Soup in Cantonese Meals; "Medical" Soups
Posted 02 December 2002 - 11:36 AM
In addition, what are your thoughts on the use of products in soups or other brewed concoctions that have alleged to have certain potential medical benefits (e.g., the Chinese herb "worm in the wintertime and grass in the summertime"; gingseng; the mushroom-like item "ling tze", informally translated; birds' nest)? Do you consume such products with any regularity?
Posted 04 December 2002 - 03:27 PM
I'm not Ed, but one of my all time favorite Usenet posts is from Timothy Ng, a cooking teacher, on the very subject of soups. My partner is Hokkien by way of Singapore, and in the last few years I've become fascinated with the tonic soups drunk in southern provinces. I think the best-written descriptions I've found have been in Grace Young's The Wisdom of the Chinese Kitchen. She has 3 different sections on soups/tonics. Armed with her info and a few conversations with our favorite Cantonese granny, we had a very successful visit to a medicine shop in SF's Chinatown and have been happily making snack and tonic soups since.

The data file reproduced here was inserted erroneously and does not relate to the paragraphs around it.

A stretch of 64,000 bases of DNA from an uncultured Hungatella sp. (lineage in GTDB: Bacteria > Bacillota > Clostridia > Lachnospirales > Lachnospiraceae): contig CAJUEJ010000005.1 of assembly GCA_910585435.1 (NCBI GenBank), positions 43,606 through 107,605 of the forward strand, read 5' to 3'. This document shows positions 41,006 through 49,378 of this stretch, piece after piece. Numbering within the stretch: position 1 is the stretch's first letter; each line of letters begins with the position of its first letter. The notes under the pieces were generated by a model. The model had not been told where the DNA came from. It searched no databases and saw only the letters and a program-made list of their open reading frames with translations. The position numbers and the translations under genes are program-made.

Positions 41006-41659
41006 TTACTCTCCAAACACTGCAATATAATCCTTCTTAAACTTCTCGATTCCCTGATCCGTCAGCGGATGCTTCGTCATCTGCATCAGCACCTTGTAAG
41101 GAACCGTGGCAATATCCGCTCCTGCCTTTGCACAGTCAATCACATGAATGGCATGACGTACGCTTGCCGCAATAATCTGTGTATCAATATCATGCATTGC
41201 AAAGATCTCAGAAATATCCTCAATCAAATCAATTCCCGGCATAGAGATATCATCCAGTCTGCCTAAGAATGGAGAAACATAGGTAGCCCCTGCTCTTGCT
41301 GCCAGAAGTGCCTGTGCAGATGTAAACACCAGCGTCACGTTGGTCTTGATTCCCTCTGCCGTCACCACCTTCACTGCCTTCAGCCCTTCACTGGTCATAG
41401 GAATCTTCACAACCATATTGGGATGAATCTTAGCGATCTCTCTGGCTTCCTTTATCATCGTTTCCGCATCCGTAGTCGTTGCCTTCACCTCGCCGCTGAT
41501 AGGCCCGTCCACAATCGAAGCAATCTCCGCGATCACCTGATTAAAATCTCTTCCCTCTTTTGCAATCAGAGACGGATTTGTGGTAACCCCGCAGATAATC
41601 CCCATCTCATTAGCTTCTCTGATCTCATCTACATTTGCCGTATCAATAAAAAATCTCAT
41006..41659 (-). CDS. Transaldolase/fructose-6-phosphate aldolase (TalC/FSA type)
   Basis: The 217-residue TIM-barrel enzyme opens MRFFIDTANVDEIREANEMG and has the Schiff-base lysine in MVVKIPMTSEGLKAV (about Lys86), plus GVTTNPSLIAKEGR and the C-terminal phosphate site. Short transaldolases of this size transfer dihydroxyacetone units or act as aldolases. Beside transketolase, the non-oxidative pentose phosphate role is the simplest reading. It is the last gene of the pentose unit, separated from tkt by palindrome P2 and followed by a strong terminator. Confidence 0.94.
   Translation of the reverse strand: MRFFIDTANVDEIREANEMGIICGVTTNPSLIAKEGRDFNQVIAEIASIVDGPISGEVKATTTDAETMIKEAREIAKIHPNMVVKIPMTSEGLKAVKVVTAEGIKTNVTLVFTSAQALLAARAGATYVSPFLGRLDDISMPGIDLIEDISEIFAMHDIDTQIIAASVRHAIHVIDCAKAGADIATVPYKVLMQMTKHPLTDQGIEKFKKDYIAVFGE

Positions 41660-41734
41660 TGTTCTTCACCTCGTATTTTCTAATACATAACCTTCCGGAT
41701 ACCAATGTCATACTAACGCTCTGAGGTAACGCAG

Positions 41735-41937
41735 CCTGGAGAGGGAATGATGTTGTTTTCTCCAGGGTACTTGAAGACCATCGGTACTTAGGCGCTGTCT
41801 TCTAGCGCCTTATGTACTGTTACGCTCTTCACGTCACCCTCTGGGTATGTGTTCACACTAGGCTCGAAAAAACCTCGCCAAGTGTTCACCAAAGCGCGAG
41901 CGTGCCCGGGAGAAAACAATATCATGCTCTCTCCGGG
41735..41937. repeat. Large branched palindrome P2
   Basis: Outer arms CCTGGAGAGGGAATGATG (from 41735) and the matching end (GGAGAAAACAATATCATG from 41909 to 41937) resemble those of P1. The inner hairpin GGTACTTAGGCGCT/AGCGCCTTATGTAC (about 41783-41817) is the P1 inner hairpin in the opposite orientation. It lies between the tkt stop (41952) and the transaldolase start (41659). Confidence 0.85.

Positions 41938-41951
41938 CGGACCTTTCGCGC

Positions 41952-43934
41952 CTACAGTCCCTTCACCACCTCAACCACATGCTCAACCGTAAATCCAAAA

For what it's worth, many of the herbs and roots used in the various concoctions (like ching bo leung) end up to contain quantifiable amounts of some pharmacologically active ingredient that matches up with some of the health claims made for the particular concoction. Also, I think it's interesting that there is some overlap between western and eastern medicinal herbs like angelica vs. don quai.
Posted 04 December 2002 - 04:52 PM